The Maryland attorney general's office announced yesterday that it has levied a record amount of fines against the PaineWebber Inc. brokerage firm and an affiliate for failing to register some employees as investment advisers as required by state law.
PaineWebber and its Mitchell Hutchins Asset Management Inc. affiliate agreed to pay the state $180,000 in fines and costs and agreed to resolve violations of the Maryland Securities Act, according to Attorney General J. Joseph Curran Jr.
New York-based PaineWebber was accused of failing to register 55 brokers as investment advisers for a full year after a state law went into effect in 1990. Mitchell Hutchins committed a smaller number of similar violations, Mr. Curran said. The majority of the brokers work in the companies' Maryland offices, while some work out of state but have clients in Maryland.
In a statement issued yesterday, PaineWebber and Mitchell Hutchins said they "recognize their obligations under federal and state securities laws and take them very seriously. The conduct giving rise to these charges was inadvertent."
But Deputy Securities Commissioner Melanie Senter Lubin said the law "was very well publicized," and that every other major brokerage house complied with it. In fact, PaineWebber registered only a few of its employees when the law went into effect, she said.
"They knew about the registration requirements and chose not to register," Ms. Lubin said.
The 1990 law requires PaineWebber to pay a $300 annual fee to sell investment advisory services and requires each broker engaged in those services to pay $50 a year. It also requires the brokers to complete certain education and examination requirements.
Investment advisers go beyond the commission-based buying and selling work of stockbrokers by providing advice to clients for a fee not based directly on the client's trading activity.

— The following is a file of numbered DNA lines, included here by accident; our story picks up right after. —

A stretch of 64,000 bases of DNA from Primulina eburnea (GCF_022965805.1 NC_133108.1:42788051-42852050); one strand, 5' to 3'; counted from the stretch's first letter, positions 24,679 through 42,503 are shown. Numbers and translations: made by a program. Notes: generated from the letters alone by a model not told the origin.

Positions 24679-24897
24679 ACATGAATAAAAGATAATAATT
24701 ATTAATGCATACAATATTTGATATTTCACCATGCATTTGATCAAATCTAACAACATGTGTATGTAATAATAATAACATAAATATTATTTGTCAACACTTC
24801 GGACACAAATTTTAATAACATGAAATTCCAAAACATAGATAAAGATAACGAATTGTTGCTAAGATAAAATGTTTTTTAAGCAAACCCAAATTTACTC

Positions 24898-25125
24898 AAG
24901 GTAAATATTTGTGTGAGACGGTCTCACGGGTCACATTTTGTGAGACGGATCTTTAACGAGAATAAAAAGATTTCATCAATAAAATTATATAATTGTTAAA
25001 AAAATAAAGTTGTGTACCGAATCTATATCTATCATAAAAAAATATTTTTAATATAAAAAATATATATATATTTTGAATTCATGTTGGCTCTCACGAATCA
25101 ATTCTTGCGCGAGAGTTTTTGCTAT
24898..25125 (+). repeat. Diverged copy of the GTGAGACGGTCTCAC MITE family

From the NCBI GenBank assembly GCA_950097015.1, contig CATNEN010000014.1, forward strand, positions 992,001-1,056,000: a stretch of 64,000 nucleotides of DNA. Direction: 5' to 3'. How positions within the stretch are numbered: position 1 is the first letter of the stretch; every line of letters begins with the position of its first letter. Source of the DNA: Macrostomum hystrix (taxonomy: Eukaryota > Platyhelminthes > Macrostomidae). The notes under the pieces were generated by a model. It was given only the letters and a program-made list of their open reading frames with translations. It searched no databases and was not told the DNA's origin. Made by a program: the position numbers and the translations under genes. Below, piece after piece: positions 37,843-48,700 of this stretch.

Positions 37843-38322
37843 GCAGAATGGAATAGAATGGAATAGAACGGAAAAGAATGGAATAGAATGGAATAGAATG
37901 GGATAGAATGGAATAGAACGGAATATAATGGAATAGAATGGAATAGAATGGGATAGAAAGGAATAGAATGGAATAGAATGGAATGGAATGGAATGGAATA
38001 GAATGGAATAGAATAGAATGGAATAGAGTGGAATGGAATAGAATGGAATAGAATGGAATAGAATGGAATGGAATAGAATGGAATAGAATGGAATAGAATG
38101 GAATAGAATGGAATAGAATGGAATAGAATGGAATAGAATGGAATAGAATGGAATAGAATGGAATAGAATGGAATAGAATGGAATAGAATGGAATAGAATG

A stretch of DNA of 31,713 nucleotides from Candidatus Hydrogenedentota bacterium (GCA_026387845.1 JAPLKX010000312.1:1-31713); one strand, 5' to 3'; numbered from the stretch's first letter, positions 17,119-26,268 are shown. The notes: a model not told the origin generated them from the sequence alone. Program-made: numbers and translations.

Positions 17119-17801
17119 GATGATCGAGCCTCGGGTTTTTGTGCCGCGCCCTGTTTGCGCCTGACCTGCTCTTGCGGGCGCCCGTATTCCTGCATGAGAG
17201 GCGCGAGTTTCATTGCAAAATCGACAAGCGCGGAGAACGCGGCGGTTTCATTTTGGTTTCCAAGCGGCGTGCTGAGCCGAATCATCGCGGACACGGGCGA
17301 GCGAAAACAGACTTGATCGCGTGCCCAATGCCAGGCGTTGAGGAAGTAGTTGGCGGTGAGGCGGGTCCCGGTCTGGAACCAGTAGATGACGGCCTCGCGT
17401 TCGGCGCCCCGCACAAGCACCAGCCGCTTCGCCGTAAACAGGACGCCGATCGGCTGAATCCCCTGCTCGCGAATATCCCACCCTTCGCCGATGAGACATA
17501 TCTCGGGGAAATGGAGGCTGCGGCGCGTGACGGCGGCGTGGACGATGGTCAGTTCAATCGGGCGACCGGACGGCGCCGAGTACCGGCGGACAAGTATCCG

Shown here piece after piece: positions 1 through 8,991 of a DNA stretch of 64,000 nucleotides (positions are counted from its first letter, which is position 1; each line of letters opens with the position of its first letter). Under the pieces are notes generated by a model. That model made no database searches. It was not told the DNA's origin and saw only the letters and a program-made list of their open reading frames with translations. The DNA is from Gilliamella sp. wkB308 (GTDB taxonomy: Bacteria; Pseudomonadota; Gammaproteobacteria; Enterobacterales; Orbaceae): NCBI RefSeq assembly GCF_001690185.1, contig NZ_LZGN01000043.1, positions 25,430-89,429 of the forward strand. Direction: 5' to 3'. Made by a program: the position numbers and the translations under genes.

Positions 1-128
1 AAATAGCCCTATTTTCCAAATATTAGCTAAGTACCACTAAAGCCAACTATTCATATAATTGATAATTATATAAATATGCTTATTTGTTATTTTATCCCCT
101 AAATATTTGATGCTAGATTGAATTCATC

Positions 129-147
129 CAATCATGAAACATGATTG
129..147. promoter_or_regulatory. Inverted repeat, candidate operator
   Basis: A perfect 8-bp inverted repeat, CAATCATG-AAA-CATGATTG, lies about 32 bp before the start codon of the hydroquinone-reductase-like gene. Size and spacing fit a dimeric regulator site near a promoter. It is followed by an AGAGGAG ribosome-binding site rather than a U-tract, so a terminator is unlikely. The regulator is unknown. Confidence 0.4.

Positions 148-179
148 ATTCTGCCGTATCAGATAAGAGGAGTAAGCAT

The most popular investment advisory service offered at large brokerage firms is the "wrap account," which offers clients both investment advice and securities trading for an annual fee based on the amount of assets under management.
Investment advisers who have clients in Maryland must register with the state and pass an examination that tests a basic level of knowledge about investment advisory services. The law requires them to disclose any past disciplinary actions against them and gives them fiduciary responsibility for their clients, according to Ms. Lubin.
The company came forward only after it was accused of similar violations in Virginia, said Ms. Lubin. PaineWebber ended up paying that state $300,000 in fines last year, also for failing to register brokers as investment advisers.
"The firms have enhanced their systems to help prevent this type of situation in the future," PaineWebber said. "All the alleged violations involve registration requirements and are technical in nature. These registration issues do not affect our customers in any way."